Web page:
# Adding JavaScript to a GeoGebra Applet

In this tutorial we'll discuss augmenting an applet by adding some JavaScript control.  This will be very basic, but it helps if you have some familiarity with editing html documents and doing a little JavaScript programming.

 Open the GeoGebra file Tutorial-7.ggb. Our goal is to make the online applet here. This is a simple demonstration of a right-endpoint Riemann sum.  The following commands were entered in the Input Bar: f(x) = sin(2 x) - (1/10) x² + 3 a = 1 b = 7 n = 12 dx = (b - a)/n rightpoints = Sequence[ f(a + i dx), i, 1, n ] rightsum = BarChart[ a, b, rightpoints ] Next, I hid the algebra view and exported the worksheet to an applet. Browse to Tutorial_7.html and view the page source (this is a right-click option in most browsers).  You'll see three main sections: applet, form, and script. The applet section is automatically created when a worksheet is exported. The form section tells the browser which controls to use.  There are text boxes, buttons, and a selector control. The script section provides functions that take input from the form section and tell the GeoGebra applet what to do with that information. ` ...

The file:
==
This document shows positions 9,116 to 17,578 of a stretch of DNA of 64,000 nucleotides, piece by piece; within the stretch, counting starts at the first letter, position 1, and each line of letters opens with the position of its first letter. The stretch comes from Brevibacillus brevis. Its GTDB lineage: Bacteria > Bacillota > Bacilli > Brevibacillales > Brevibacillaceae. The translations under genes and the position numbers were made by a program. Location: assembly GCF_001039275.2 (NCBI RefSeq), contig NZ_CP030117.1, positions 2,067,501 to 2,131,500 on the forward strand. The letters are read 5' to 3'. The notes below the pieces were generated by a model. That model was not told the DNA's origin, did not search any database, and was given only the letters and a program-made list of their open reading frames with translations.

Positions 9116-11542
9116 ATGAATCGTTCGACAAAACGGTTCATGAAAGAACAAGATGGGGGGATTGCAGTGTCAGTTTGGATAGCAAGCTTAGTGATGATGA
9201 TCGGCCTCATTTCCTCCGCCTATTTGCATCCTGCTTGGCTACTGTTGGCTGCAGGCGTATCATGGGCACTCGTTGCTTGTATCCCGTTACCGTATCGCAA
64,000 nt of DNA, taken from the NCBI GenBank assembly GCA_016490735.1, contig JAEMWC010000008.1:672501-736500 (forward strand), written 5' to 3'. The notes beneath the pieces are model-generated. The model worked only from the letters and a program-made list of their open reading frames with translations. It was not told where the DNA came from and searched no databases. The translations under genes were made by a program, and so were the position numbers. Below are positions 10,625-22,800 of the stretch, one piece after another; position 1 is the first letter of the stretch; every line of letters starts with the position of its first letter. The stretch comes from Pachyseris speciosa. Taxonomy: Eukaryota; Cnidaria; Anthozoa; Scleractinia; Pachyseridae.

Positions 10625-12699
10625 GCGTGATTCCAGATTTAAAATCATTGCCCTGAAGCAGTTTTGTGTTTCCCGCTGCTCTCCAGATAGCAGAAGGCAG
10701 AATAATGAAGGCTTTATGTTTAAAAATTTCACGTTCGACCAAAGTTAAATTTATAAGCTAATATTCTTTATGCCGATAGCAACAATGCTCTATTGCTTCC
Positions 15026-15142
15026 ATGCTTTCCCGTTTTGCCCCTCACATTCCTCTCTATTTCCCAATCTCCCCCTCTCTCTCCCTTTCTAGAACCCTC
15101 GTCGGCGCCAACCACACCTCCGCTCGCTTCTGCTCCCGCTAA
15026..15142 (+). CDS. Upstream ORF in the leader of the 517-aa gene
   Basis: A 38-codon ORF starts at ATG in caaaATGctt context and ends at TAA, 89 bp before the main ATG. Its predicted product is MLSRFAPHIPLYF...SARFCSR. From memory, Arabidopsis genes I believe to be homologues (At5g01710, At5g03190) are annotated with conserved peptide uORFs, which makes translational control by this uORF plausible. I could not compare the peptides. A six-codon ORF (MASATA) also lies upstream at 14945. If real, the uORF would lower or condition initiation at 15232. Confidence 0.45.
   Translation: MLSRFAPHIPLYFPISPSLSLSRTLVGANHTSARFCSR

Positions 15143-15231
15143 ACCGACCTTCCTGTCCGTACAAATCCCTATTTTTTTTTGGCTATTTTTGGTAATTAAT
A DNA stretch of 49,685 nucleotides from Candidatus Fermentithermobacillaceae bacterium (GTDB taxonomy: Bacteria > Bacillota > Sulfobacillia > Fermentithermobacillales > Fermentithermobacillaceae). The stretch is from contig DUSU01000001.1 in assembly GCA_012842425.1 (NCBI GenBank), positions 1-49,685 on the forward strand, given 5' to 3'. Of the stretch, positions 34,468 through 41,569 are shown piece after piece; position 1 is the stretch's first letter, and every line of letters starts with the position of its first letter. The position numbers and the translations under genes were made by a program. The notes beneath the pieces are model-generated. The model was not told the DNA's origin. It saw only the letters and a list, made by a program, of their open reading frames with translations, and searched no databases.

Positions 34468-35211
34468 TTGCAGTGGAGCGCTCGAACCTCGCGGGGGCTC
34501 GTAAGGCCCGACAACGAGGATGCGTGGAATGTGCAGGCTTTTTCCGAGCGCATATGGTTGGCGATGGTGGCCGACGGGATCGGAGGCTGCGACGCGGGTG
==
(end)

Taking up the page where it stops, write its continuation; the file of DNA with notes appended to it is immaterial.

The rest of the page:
...` Mostly, what you need to do is take time to examine the source code and see how it is reflected in the behavior of the html page. Consider the first four input text boxes.  Each has a name, and value.  When the button "Set Window" is clicked, the function  setView  is called.  This function will pull in the values from the four text boxes. In the setView function, the first line makes the variable  applet  refer to the GeoGebra applet.  This is merely a convenience; now when we want to refer to the GeoGebra applet we can simply write "applet" instead of "document.ggbApplet".  The next four lines create variables and assign them the values in the four boxes.  Finally, we make the applet execute a command, setCoordSystem, which resizes the viewing window. Consider the function setFunction.  Here we create a variable  func  which is just a text string.  We make the applet execute the command  evalCommand  which essentially puts that string into the Input Bar of the GeoGebra worksheet. ... ...

Further thoughts:
• Which functions can the applet itself invoke?  See here.  Using JavaScript, you can make the GeoGebra applet do pretty much anything (and more!) that you can do in the GeoGebra program.
• If you want to do a lot of JavaScript/html editing, I highly recommend getting a text editor with sytax highlighting.  I use TextPad, an excellent, low cost editor.  I've also tried the free program Notepad++ and it looks very good.
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